Home Tours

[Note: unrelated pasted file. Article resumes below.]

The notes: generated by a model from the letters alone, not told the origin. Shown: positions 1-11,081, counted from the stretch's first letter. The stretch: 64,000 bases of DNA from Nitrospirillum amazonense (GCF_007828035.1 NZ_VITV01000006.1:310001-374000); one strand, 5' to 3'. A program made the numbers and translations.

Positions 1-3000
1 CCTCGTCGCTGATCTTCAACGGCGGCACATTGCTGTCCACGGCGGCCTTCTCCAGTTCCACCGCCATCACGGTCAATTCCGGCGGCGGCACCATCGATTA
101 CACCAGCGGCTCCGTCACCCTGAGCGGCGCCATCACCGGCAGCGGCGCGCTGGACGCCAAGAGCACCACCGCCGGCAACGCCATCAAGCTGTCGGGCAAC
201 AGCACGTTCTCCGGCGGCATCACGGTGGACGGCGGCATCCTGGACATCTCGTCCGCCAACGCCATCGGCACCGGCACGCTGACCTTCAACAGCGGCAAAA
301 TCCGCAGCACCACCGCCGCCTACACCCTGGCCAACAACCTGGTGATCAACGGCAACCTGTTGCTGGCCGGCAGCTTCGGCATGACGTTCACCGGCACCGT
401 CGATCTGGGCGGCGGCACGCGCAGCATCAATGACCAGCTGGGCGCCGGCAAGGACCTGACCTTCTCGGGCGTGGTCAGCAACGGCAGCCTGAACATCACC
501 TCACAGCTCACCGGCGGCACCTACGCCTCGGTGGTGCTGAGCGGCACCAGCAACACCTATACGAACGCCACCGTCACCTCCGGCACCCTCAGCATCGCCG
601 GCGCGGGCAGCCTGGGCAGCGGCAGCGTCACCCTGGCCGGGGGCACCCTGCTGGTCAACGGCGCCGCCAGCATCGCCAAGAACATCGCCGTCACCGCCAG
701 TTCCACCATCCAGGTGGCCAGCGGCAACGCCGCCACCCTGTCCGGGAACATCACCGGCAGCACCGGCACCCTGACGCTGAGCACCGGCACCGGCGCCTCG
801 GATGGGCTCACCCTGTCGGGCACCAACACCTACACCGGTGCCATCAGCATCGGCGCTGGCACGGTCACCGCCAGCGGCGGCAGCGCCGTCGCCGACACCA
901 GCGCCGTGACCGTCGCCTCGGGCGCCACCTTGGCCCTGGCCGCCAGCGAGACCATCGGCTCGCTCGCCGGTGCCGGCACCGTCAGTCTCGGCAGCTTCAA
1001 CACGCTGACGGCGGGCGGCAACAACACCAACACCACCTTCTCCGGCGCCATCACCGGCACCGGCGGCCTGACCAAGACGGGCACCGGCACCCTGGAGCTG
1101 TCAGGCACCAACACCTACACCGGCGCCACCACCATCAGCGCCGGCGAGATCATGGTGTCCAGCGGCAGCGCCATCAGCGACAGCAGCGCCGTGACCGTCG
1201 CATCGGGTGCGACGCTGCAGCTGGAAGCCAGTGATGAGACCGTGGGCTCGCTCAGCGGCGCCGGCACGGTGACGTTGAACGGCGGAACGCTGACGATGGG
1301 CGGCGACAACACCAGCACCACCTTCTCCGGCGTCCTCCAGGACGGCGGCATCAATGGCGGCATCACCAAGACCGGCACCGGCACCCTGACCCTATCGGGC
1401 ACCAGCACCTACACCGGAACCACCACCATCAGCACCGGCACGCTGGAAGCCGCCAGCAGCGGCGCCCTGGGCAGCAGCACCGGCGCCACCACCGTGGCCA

Breanna and I went out Saturday night for the Christmas Home Tour. We had a lot of fun. These houses were just beautiful. The period Christmas decorations were extraordinary! The people who took on these restoration projects really had “the vision” of what these houses could once again become. Many of these homes were from the turn of the last century. I was amazed at the heights of these ceilings. Many of the homes had butler pantries. A lot of the bathrooms had the antique claw foot tubs. Now, I think those tubs add to the bathrooms, but in looking at them I realized one would really have to be able to lift her leg high to get in the tub. I never realized how deep those tubs are. A lot of the bathrooms were huge. Also many of the staircases were steep and narrow. There was a very heavy set lady on the tour. Nothing against her at all, but watching her on the stairs made me consider the size of people 100 years ago. Honestly, it would have been difficult to maneuver up narrow stairs and under low eaves in many of these houses for someone who was big. I just think it is interesting the way these houses were laid out (esp. since Scott and I are in the process of working out house plans for our own house building project). These houses had staircases that led down into the foyer area. Most of these houses had fairly large foyers. The bedrooms were on the small side. ( I guess back then people only slept in their bedrooms so they figured they didn’t need that much space there…unlike today where people like to hang out in their bedrooms and read, watch TV, maybe workout on the treadmill etc.) Something else I noticed was the parlor and large dining area rooms. The kitchens were not very big, but the dining rooms were huge. They could hold a large table and still have a bunch of space. I assume that meal times, esp. with large families, was a big meeting time where everyone gathered around the table. Oh, and as Breanna pointed out there were A LOT of fireplaces throughout these houses. Almost every bedroom and all the downstairs rooms had one. I’m assuming that these were main sources of heat, so each room required one? It’s really pretty funny, thinking about all these things and how so much has changed. Scott and I are concerned with energy efficiency, the layout of rooms–creating a “good flow”, high traffic areas, flooring choices etc. I wonder if 100 years from now people will look at OUR house and think how quaint it is and how people in 2008 lived:)